Deep POV: Confessions of a Christian Writer

The ramblings of an emergent-realistic-edgy-working-for-God-and-the-pay-isn’t-that-great-sometimes-confused-christian-fiction writer (uh, that would be me).

Wednesday, September 29, 2004

Church of the Masses - Two Stories About Not Getting It

I thought these two examples of Christian hubris illustrated not only Barbara Nicolosi's attitude about the right and the wrong way to bring Christianity into Hollywood, but how people get it wrong in Christian novels as well. People hate to be preached to, don't they? No matter what your beliefs might be, shoving yourself in someone's face, whether it's in person or through the pages of a book, just doesn't work.

In his blog, Faith in Fiction, Dave Long talks about just that: how to integrate faith into a fictional work. In a November, 2003 post, he says this:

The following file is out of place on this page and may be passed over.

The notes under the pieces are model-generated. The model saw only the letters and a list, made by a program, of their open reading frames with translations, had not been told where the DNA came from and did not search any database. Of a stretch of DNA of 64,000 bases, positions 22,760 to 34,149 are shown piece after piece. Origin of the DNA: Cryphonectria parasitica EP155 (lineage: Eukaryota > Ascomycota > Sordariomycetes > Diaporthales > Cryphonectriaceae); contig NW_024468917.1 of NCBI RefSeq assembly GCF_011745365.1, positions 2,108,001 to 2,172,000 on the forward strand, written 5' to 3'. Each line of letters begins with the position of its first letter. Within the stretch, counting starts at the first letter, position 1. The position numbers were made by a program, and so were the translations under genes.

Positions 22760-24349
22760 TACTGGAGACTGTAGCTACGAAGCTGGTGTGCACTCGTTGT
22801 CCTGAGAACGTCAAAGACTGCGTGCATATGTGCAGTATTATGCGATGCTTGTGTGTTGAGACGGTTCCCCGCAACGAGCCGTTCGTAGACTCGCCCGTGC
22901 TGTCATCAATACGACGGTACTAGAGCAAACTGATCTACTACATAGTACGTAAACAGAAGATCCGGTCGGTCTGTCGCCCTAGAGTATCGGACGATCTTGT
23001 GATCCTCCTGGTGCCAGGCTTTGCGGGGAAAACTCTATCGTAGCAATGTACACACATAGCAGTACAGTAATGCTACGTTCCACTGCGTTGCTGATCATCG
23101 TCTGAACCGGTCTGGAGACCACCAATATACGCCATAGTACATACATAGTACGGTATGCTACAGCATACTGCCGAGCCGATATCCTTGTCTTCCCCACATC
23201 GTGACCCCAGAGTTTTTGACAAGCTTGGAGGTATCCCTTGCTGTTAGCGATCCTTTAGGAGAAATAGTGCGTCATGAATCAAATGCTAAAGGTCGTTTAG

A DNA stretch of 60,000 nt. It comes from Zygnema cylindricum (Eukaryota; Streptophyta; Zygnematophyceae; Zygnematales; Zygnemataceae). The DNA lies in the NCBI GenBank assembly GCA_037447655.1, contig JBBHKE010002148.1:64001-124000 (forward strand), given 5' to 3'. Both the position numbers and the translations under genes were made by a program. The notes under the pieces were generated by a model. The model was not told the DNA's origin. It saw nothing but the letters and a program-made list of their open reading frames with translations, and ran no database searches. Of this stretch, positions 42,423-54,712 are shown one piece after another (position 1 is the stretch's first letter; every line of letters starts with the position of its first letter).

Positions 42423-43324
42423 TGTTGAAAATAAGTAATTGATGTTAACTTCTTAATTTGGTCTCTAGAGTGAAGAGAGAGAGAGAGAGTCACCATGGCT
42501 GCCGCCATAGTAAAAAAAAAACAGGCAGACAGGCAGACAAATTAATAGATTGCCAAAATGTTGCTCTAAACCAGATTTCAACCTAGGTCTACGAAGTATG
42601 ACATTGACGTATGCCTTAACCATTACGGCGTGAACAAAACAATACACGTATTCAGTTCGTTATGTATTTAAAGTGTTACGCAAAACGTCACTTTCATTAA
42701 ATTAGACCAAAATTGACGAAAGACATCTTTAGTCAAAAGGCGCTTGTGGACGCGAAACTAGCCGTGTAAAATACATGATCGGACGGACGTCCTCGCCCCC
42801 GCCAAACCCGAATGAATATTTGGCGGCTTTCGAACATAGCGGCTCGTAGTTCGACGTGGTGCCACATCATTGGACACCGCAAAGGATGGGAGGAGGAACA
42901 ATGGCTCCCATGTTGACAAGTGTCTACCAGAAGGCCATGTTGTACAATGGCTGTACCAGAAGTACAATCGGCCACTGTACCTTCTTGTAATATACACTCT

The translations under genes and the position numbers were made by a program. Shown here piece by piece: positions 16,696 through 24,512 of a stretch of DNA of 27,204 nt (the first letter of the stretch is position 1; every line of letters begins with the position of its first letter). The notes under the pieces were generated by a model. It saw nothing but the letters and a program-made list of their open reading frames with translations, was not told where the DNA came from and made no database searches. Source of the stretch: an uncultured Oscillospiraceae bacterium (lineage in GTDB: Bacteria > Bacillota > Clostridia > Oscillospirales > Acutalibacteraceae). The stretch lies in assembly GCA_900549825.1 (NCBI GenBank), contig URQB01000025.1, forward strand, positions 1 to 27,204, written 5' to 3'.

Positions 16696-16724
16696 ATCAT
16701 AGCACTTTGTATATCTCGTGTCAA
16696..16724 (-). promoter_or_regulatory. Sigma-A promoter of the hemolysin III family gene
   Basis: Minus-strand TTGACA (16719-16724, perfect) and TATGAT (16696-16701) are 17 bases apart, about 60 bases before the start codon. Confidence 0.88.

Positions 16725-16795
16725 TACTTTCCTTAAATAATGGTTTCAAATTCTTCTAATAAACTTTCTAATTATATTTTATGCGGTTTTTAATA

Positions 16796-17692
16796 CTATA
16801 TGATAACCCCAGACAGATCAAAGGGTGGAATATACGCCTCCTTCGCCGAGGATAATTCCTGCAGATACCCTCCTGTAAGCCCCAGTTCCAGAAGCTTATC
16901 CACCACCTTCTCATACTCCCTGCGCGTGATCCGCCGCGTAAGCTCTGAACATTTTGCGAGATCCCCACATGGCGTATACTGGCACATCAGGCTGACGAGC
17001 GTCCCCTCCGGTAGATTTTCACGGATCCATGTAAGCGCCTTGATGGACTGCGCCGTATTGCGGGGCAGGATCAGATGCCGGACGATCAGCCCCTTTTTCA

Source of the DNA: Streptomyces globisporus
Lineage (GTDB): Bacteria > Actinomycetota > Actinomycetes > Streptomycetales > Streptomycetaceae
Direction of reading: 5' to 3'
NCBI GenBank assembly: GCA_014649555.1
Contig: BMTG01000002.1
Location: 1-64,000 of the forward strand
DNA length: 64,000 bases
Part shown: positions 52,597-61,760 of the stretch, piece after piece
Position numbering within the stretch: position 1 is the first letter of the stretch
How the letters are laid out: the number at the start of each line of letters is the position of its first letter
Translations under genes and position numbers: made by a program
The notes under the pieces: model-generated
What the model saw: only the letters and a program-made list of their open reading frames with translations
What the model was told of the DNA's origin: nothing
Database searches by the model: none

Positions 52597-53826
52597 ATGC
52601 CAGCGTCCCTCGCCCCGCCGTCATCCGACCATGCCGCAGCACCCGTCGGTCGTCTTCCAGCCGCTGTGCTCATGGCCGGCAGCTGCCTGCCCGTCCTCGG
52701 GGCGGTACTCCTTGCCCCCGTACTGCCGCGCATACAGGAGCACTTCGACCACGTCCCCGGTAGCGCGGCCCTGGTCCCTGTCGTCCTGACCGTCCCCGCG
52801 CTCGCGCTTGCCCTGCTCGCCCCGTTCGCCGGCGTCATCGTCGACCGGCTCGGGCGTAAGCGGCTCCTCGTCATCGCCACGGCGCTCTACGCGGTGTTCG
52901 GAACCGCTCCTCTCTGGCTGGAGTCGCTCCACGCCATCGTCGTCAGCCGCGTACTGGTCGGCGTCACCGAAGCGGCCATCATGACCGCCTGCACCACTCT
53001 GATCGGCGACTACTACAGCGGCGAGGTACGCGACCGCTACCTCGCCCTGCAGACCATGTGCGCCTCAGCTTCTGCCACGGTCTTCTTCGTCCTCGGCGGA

"The problem general market readers have with religious fiction isn’t that it’s about religion. They (most, at least) aren’t biased against Christianity. What grates on them is the notion that the book they are reading is a specific piece of propaganda whose sole function is to convert them. Whether or not this is the case in the author’s writing, a book whose core plot is a conversion story is far more likely to be seen as an evangelical tool than a book that offers a glimpse into the heart of someone who already is a Christian."

Whether it's in Hollywood or within the pages of a novel, I think we need to realize that blatant evangelism is a turn off in a fictional work. We cannot--as the folks in Barbara's example did--charge into the foray, believing we should, with swords drawn, hack our way through until people understand what we're saying.

I'm thinkin' that won't work.

Church of the Masses